Saturday, September 18, 2010

Hurricane Donna

Igor. Now that is a great name for a hurricane.

Donna?---not so much.

But there was a time when that name evoked great fear in Florida. That was 50 years ago last week and I was a  little girl. Donna set a record for remaining a major hurricane (Category 3 or more) for nine days. At one point, it was a Category 5.


When my dad heard that the storm had knocked over the airport control tower in Fort Myers and observed our small wood-frame house was already shaking, he decided our family might be safer elsewhere. We went to a concrete-block motel in town to ride out the storm. It turned out to be more of a mop out the storm, as the water swept in under the door all night. I remember how the wind howled and we watched out the window as the large, neon motel sign bowed back and forth in the wind, along with some palms. The lights went off and on all night. Each time they went off, my little brother would turn on his tiny little flashlight he kept ready in his hand. It was a long, miserable night but we were safe when it was over. My brother remembers that the wooden door had finally absorbed all the water it could and was swollen shut. We had to climb out the window.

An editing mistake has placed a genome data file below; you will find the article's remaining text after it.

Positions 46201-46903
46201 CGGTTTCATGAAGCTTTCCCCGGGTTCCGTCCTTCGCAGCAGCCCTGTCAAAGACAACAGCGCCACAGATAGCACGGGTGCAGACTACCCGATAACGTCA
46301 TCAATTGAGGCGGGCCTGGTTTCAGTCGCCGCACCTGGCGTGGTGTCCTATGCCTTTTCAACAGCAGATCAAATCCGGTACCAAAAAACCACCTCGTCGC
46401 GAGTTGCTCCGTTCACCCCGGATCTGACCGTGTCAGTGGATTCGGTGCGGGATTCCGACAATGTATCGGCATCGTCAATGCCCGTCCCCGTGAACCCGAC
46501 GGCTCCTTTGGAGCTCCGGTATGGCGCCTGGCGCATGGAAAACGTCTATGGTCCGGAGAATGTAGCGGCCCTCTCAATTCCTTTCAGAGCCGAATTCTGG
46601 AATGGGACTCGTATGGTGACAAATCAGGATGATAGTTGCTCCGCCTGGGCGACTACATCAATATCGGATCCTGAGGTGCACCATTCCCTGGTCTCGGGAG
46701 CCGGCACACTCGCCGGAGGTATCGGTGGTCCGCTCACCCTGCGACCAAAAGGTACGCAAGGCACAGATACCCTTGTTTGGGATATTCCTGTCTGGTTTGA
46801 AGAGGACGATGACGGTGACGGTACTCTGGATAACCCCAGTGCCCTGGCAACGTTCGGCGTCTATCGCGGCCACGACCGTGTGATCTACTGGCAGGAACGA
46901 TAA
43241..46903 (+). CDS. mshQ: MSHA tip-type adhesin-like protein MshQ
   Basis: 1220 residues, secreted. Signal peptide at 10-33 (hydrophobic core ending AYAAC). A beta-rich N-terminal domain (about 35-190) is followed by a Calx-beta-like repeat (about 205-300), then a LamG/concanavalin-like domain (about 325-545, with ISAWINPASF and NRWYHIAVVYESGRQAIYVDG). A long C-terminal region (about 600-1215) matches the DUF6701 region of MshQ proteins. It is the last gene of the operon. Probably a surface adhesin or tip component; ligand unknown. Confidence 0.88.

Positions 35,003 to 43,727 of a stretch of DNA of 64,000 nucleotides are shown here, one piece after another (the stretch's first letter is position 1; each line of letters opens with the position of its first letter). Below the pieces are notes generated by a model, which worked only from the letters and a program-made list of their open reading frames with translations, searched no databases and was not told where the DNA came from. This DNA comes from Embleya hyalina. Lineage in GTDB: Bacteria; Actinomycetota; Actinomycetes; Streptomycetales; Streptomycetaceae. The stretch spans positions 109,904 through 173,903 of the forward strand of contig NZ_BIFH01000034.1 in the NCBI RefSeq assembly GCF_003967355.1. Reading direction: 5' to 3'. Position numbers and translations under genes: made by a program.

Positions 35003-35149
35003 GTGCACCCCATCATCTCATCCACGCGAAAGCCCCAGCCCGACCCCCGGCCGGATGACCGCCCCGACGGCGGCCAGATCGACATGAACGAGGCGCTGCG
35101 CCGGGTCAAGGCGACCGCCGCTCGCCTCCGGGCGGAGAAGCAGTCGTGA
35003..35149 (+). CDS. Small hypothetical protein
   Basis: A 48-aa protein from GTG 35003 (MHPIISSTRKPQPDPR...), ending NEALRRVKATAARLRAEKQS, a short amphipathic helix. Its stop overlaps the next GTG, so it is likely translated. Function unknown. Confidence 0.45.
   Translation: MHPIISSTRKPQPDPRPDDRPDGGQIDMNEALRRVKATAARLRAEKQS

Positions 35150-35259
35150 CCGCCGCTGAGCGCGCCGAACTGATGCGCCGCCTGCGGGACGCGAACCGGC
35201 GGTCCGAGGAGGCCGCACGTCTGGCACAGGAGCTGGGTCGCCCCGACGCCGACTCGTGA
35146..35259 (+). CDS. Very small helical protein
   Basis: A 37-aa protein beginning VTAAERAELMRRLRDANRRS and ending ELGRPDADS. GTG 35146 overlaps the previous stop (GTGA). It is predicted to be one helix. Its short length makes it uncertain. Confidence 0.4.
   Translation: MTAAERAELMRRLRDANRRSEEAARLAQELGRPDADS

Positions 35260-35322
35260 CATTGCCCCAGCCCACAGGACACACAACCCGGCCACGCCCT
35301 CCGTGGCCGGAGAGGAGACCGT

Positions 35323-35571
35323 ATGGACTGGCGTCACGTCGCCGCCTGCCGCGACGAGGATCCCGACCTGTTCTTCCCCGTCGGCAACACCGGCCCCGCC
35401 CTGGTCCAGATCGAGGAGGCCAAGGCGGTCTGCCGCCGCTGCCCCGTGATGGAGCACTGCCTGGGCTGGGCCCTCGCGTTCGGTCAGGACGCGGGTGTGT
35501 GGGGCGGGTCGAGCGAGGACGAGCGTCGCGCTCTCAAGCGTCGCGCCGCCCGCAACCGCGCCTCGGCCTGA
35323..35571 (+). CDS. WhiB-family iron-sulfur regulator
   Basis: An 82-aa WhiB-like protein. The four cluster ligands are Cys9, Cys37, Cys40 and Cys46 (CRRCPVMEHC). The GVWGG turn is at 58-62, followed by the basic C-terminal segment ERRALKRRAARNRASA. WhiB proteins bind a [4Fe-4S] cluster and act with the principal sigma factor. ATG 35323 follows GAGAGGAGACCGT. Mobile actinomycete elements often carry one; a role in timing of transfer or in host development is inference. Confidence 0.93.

Our car was fine and we drove as close to the house as we could before the debris blocked the road. We walked the rest of the way. Though many branches and a couple of trees were on the house, it was structurally sound. Many were not so fortunate.

As a slow moving storm, it dumped over a dozen inches of rain over much of Florida that had already been saturated by a previous system. Over 360 people were killed by Hurricane Donna and the damage figure ran almost to a billion dollars.  Because of its devastating impact and the high mortality associated with the hurricane, the name Donna was retired, and will never again be used for an Atlantic hurricane.

My parents have remained in the same house, though they have remodeled it several times. The family never again evacuated  and the house has continued to withstand many hurricanes.

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